It’s been a wild year for Horizon Lines and Stephen H. Fraser, the executive who has led the largest Jones Act container line from the brink of bankruptcy to relative stability.
Horizon this month completed a second debt-to-equity conversion that reduced the company’s debt by one-third since the end of 2011. The carrier also extricated itself from $35 million in annual costs related to charters for ships from its discontinued trans-Pacific service.
“Now we’re a more financially secure business partner,” said Fraser, Horizon’s president and interim CEO. “These transactions have removed the major obstacles. We believe we have our financial house in order, and we can focus on serving our customers.”
Horizon was on the ropes when Fraser took charge in March 2011 following the resignation of longtime CEO Chuck Raymond. The carrier had just pleaded guilty to a felony antitrust charge for price-fixing in the U.S. mainland-Puerto Rico trade and faced possible debt default and bankruptcy.
Fraser said Horizon’s objectives were to settle the antitrust case and related civil lawsuits, refocus the carrier’s efforts on its core Jones Act trades, and strengthen the company’s shaky balance sheet.
It was touch and go for months as Horizon fought to refinance its debts, work out settlements with the Justice Department and with customers that filed civil antitrust lawsuits, and deal with operating losses stemming from soft domestic business and a disastrous venture into the trans-Pacific trade.
The big financial breakthrough came last October when Horizon pulled off a complicated $652 million refinancing that exchanged debt for equity. The transaction wiped out most of the value of existing stock, but provided breathing room from creditors.
Horizon also discontinued its logistics operation and scuttled its U.S.-flag trans-Pacific service, which carried domestic cargo from the West Coast to Guam and international shipments from China to the West Coast on ships capable of carrying 2,800 20-foot equivalent units. Horizon took over the service after Maersk canceled its take-or-pay agreement for the ships’ eastbound capacity.
Despite its cancellation of the trans-Pacific service, Horizon was still on the hook for charters of the ships. Ship Finance, the ships’ owner, this month agreed to take the vessels back in exchange for $40 million in second-lien notes and warrants equal to 10 percent of Horizon’s stock.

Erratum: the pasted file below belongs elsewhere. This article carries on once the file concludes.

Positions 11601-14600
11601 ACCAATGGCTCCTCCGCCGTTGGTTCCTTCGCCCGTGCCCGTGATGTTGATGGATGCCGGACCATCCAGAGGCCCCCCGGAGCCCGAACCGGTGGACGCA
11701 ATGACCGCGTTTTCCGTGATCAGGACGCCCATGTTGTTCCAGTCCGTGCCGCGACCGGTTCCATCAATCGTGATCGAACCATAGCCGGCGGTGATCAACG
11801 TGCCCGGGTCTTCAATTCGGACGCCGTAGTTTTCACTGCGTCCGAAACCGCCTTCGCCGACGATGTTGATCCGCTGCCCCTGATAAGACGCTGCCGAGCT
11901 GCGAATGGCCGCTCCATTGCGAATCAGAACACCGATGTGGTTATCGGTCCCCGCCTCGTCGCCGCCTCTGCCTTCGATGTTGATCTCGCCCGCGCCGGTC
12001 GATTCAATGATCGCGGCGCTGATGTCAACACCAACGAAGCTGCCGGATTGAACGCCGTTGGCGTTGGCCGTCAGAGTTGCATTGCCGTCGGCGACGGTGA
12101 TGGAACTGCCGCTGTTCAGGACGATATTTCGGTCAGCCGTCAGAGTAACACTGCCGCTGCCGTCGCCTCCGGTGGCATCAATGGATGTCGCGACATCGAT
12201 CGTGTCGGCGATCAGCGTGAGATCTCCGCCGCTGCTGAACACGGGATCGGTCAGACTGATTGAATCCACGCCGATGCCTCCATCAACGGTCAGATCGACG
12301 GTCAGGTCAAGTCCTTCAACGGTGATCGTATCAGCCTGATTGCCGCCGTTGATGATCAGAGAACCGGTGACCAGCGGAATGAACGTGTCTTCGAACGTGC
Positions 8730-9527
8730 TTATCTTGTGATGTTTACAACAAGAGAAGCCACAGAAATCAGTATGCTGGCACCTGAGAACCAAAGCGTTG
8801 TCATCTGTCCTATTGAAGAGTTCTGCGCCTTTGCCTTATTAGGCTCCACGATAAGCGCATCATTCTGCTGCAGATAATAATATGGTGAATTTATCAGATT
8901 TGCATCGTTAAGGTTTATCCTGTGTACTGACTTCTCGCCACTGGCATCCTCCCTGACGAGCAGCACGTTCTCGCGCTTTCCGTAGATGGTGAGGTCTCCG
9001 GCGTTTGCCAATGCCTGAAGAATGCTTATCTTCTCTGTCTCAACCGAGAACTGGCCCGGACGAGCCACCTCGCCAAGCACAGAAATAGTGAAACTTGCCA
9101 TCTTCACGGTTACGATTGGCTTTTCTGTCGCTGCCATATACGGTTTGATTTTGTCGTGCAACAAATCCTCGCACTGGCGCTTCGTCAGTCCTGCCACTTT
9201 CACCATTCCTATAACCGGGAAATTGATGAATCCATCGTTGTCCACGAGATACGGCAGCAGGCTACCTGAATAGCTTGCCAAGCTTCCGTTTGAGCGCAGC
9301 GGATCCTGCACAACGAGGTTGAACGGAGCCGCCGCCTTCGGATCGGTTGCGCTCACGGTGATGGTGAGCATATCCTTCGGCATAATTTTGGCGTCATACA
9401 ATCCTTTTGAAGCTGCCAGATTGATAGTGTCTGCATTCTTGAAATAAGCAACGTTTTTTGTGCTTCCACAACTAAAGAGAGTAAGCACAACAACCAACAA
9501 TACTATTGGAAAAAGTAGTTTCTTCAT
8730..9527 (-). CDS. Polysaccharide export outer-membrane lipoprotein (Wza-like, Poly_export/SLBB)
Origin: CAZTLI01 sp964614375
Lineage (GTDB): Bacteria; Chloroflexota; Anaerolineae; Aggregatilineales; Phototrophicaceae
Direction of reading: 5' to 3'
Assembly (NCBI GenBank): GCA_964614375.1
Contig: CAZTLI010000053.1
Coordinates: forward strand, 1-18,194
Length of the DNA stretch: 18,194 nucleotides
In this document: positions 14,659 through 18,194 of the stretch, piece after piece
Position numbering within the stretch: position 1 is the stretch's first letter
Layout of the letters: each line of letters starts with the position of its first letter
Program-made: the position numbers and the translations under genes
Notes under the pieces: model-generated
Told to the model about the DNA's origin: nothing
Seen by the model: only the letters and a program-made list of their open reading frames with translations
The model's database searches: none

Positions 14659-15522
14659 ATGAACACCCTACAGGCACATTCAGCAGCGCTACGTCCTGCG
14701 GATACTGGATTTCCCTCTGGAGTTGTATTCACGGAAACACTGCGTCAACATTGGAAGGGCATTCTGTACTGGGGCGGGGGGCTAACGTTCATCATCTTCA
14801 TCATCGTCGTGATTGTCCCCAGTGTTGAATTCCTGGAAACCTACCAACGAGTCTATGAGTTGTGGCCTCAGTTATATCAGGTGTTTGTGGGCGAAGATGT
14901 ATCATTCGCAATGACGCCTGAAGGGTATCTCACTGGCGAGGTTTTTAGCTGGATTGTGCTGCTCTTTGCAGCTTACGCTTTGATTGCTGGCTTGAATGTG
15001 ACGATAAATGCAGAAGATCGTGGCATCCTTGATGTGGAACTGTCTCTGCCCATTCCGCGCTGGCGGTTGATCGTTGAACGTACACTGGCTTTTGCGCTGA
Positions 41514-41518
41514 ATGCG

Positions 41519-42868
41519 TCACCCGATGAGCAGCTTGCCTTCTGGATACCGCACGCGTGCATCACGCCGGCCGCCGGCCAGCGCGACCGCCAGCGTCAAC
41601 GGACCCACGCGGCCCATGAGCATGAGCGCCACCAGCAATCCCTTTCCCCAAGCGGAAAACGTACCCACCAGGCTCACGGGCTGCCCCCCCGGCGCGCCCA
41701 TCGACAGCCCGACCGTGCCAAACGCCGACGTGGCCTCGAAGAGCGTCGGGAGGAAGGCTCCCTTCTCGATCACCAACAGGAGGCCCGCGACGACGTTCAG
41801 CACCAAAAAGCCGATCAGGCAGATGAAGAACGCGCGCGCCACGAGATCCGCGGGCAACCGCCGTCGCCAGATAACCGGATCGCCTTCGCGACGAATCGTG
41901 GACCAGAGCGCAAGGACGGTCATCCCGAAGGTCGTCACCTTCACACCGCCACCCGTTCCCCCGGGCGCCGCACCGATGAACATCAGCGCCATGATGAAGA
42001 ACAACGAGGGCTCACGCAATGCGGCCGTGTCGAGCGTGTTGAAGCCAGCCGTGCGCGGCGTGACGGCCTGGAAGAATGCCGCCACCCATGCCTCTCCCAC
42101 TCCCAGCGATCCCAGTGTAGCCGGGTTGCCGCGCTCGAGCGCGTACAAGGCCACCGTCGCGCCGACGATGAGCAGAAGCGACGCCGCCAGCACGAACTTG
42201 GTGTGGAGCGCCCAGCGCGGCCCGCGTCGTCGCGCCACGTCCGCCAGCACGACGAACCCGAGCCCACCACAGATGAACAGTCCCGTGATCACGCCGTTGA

The deal relieved Horizon of $32 million in annual charter costs, plus $3 million a year in layup expenses. “We were looking at approximately $35 million a year, which we absolutely needed to deal with,” said Michael T. Avara, executive vice president and chief financial officer.
Simultaneously with the deal for the chartered ships, Horizon announced a second debt-for-equity deal that cut the company’s total funded debt by $228.4 million. Combined with the $40 million in new notes to Ship Finance, the net debt reduction was $188.4 million. Horizon’s total debt now stands at $404.5 million.
“This is the last chapter, we believe, in a long process of dealing with the negative overhanging issues that have faced the company,” Fraser said. “We find ourselves prepared and equipped to focus on our business without distraction.” He plans to resign when Horizon hires a permanent CEO “in the near future.”
Avara said Horizon hopes in a year or so to seek an upgrade in its bond ratings, which stand at junk levels, and refinance its debt, much of which carries interest rates of 13 to 15 percent.
Horizon’s fourth quarter report said the company was considering asset sales. Avala said these would be limited to about $6 million worth of cranes in Guam and other equipment left over from the trans-Pacific service.
Excluding its discontinued trans-Pacific and logistics operations, Horizon’s fourth quarter loss on continuing operations narrowed to $6.9 million from $33 million a year earlier as volume and rates rose marginally. Adjusted earnings before interest, taxes, depreciation and amortization fell to $18.9 million from $19.8 million. Operating revenue rose to $261.4 million from $256.1 million.
For the year, Horizon’s adjusted EBITDA totaled $82.1 million, down from $106 million in 2010. The company forecasts adjusted EBITDA this year of $75 million, which includes about $11 million in costs for maintenance dry-docking of some of the carrier’s Puerto Rico ships in China.
Horizon eventually must address fleet replacement. The company’s three newest ships, used in the Alaska trade, were built in 1987. The rest of Horizon’s active fleet averages 36 years old. Four other vessels, built between 1968 and 1973, are idle and used for spare parts.
Horizon officials say the company has several years to decide what to do about fleet replacement. The Jones Act requires ships in the domestic trades between U.S. ports and territories to be U.S.-built.